Difference Between a RIA and a Broker
“Generally speaking, brokers get paid a commission from the products they sell. Wrap accounts are becoming more popular and are a way for brokers to select investments and make trades for clients, while charging them a flat quarterly or annual fee instead of collecting a commission for each purchase or sale of a security. Although this has, to some extent, reduced the art of “churning” (frequently buying and selling securities within client accounts to generate commission dollars), it doesn’t always mean that brokers are always making the best decisions for their clients.
Registered Investment Advisers (RIAs) offer a more comprehensive set of services, including investment and planning guidance instead of selling financial products. RIAs examine a client’s entire financial picture, assess the client’s goals and determine the time horizon for each set of assets to be invested: retirement, college savings, general investment, etc. After completing this asset allocation function, the adviser then selects appropriate investment vehicles to achieve specific objectives. Another differentiator is that independent advisers often work in coordination with other professionals (i.e., CPAs, Trust and Estate Attorneys, Philanthropic Planners, etc.) on behalf of the client to ensure comprehensive planning. Comprehensive wealth advisers can be thought of as your personal CFO (Chief Financial Officer).” Advisors, such as Pete, that willingly operate under the fiduciary duty and welcome it’s higher standards with open arms, are gradually taking more and more market share from those that continue to live in the old world of wealth management. They’re making a name for themselves by drawing attention to advisors that abuse the system for their own agenda instead of respecting the industry for the tool that it is to help protect and build wealth. “By contrast, fee-only advisers do not sell any financial products. They are incented, as a fiduciary, to search for the best options for you. They look for low fees, tax efficiency and are not required to use investment vehicles that are favorable to any particular brokerage house. If their clients need products, they work with trusted professionals to find the right products based on the client’s objectives. There is no fee splitting or other incentive in the sale of products, so conflicts of interest are kept to a minimum.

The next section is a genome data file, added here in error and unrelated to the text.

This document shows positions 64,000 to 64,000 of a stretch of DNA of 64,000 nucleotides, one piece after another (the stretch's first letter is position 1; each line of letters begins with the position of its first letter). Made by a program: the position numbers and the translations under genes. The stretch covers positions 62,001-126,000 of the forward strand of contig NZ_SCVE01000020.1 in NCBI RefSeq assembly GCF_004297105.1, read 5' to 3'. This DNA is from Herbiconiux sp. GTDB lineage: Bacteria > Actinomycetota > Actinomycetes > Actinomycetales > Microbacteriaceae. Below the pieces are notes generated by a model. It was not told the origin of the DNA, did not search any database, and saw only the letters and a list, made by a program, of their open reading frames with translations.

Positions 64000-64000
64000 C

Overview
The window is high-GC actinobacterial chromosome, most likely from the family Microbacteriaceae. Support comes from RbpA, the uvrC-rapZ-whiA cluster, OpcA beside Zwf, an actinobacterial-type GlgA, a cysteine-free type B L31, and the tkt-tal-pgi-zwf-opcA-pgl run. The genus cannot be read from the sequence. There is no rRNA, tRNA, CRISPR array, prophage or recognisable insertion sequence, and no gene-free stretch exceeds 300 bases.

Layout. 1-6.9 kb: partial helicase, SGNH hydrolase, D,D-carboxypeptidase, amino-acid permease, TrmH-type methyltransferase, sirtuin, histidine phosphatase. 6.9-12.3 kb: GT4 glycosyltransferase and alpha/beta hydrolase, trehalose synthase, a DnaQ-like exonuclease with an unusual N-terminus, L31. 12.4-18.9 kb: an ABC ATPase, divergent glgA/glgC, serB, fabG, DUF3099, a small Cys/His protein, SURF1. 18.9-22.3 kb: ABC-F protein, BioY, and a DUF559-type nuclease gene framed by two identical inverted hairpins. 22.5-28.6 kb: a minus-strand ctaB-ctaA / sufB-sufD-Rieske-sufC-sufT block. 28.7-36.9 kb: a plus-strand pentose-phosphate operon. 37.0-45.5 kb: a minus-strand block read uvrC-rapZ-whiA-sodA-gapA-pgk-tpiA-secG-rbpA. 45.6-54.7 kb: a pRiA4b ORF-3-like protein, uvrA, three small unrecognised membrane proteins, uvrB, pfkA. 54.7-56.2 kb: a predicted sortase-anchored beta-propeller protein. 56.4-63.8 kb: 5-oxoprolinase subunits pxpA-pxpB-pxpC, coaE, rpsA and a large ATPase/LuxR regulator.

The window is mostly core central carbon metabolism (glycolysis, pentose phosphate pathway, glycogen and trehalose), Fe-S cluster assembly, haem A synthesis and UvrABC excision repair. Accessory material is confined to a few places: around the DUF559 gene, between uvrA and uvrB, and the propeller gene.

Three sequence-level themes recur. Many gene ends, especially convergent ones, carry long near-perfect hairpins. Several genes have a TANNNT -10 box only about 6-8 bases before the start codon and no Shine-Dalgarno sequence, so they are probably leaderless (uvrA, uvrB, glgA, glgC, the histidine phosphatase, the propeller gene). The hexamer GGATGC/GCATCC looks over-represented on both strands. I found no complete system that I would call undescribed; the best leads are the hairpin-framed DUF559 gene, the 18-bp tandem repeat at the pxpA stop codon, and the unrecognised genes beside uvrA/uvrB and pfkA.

A broker, or “Registered Representative” as they are sometimes called, is required only to recommend investments that are “suitable” for their clients. This means that a broker can legally put his or her own interest above yours when recommending financial products for your specific situation. RIAs are ethically and legally responsible for acting in your best interests at all times, thanks to the Investment Advisers Act of 1940. They serve as fiduciaries, and one definition of a fiduciary is “a person who occupies a special trust and confidence when working with clients because he/she is legally required to act ethically and with undivided loyalty to the client.”” There is not and should not be anything to fear. The only division that’s drawn is by the increasingly small number of hold outs that insist on fighting the imminent fiduciary duty. Admittedly, the bad press is drawn to the negatively focused outliers within the industry. The more attention that gets drawn to them, the more the industry gets a misplaced bad reputation overall. The silver lining is in the business that the majority of advisors and even brokers are able to bring in as a result of acting with integrity and respect.